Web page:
• Minimum spacing limits between the lap patch welds and shell seams are specified. The size and placement of the lap patch might require adjustment to respect these limits.
  • A lap patch may extend to and intersect with the external bottom-to-shell joint at a 90° angle. Acceptable attachment details are specified in API-653.
  • Shell openings and their reinforcement shall not be positioned within a lapped patch shell repair. The main concern here is the additional loads that could be imposed on the lap patch fillet welds.
  • The area on the shell where the lap patch welds are to be made must first be ultrasonically examined for plate defects and remaining thickness. The plate size must be changed (probably increased) as needed to weld to sound shell plate material.
  • Lap patches shall not be lapped on lap-welded shell seams, riveted shell seams, other lap patch repairs, distorted areas, or unrepaired cracks or defects.
  • Minimum and maximum lap patch size limits are specified (see API-653 for details). The patch plate must be formed to the shell curvature in all cases.

The following Table highlights additional requirements that must be met when lapped patch repairs are used for particular situations.

Repair Situation Additional Requirements
Closure of holes caused by removal of: • Continuous fillet welds in outer perimeter of plate and inner perimeter of hole.
• Existing shell openings • 2 in. (50 mm) minimum hole diameter.
• Thinned areas of shell • 2 in. (50 mm) minimum corner radius of shell hole.
  • Complete removal of original nozzle neck and any associated reinforcement plate.
  • Complete removal of original nozzle neck and any associated reinforcement plate.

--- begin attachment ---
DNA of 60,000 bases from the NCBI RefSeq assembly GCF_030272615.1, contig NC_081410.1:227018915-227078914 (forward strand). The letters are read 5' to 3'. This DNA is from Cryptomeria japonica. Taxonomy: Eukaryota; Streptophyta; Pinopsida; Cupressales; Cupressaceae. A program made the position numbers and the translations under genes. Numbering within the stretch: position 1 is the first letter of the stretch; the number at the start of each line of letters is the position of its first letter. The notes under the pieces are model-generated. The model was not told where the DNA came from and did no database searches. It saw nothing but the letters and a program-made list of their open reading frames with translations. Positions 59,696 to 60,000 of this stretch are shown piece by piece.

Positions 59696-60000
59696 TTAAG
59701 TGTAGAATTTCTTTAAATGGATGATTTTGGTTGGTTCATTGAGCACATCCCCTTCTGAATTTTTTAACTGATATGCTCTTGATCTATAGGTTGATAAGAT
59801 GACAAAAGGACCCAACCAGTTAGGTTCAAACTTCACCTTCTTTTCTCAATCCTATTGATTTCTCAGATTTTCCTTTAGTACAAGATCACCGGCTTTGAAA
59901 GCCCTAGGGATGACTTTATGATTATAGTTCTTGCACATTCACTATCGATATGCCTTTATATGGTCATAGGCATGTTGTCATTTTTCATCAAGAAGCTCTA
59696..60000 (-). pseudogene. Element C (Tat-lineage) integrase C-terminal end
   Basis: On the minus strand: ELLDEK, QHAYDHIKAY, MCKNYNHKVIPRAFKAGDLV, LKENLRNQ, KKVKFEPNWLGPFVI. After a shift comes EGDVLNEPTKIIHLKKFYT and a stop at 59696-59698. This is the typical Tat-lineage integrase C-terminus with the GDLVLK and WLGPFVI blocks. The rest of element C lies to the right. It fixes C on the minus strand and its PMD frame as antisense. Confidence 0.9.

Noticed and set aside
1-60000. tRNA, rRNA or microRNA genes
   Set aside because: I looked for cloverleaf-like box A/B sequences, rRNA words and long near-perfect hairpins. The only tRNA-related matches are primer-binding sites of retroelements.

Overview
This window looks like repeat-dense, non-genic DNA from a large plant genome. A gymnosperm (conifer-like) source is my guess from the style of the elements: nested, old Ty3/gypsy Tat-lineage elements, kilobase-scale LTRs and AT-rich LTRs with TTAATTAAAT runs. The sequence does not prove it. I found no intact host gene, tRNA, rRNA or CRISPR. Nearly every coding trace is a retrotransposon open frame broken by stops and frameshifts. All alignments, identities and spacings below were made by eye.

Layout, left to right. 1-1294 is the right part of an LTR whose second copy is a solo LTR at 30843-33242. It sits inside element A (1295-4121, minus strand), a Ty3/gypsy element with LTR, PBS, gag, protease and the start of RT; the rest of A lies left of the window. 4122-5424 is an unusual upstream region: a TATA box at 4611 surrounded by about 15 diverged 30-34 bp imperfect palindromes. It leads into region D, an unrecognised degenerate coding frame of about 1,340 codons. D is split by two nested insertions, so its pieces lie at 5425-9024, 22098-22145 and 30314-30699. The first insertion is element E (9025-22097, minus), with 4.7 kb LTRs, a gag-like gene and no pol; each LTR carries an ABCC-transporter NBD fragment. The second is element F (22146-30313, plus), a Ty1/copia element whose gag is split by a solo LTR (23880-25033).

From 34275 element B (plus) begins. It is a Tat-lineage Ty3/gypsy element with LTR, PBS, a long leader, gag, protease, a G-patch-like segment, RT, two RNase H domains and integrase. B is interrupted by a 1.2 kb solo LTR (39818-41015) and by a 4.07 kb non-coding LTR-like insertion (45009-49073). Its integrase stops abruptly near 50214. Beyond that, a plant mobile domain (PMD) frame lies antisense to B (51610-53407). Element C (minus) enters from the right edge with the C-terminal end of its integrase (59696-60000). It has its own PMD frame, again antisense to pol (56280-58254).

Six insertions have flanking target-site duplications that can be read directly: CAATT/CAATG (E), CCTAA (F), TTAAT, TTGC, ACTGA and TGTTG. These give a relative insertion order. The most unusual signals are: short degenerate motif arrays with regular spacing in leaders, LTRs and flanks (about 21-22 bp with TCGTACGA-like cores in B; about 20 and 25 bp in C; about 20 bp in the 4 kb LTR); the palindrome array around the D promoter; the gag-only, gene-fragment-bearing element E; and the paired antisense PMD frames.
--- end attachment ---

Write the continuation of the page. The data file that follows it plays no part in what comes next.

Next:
• Repair plate thickness ≤ nominal thickness of shell plate adjacent to repair.
  • Full-thickness fillet welds.
  • 4 in. (100 mm) minimum repair plate dimension.
Repair Situation Additional Requirements
Reinforce thinned areas of shell without removal • Repair plate thickness calculated using E ≤ 0.35. Here again, using this weld joint efficiency may result in the lap patch being thicker than the shell plate. If this results in a thickness greater than 1/2 in., a lap patch cannot be used.
  • Full-thickness fillet weld.
  • Repair plate thickness cannot exceed:
  o shell plate thickness by more than one-third, but by no more than 1/8 in.
  o 1/2 in. (12.5 mm)
  • Strength of remaining shell under repair plate cannot be considered effective in carrying calculated service or hydrotest loads.
Repair small leaks or minimize potential for leaks at isolated or widely scattered pits • Existing shell thickness meets minimum thickness requirements.
  • Repair plate thickness calculated using E ≤ 0.35 (same comments as above regarding resulting patch plate thickness).
  • Full-thickness fillet weld.
  • Repair plate thickness cannot exceed:
  o Shell plate thickness by more than one-third.
  o 1/2 in. (12.5 mm)
  • Minimum repair plate thickness ≥ 3/16 in
  • Cannot be used if:
  o Crevice corrosion or concentration cell corrosion is a concern if fillet weld is exposed to stored liquid.
  o Presence of stored liquid between shell and repair plate will prevent tank gas freeing for hot work.
  • Thickness of shell plate under repair plate must be evaluated for acceptability during future inspections.


As is evident from the above summary, many of the lap-welded patch plate requirements can easily be met. However, others [e.g., the maximum 1/2 in. (12.5 mm) thickness limit] effectively precludes their use for tank shell repairs.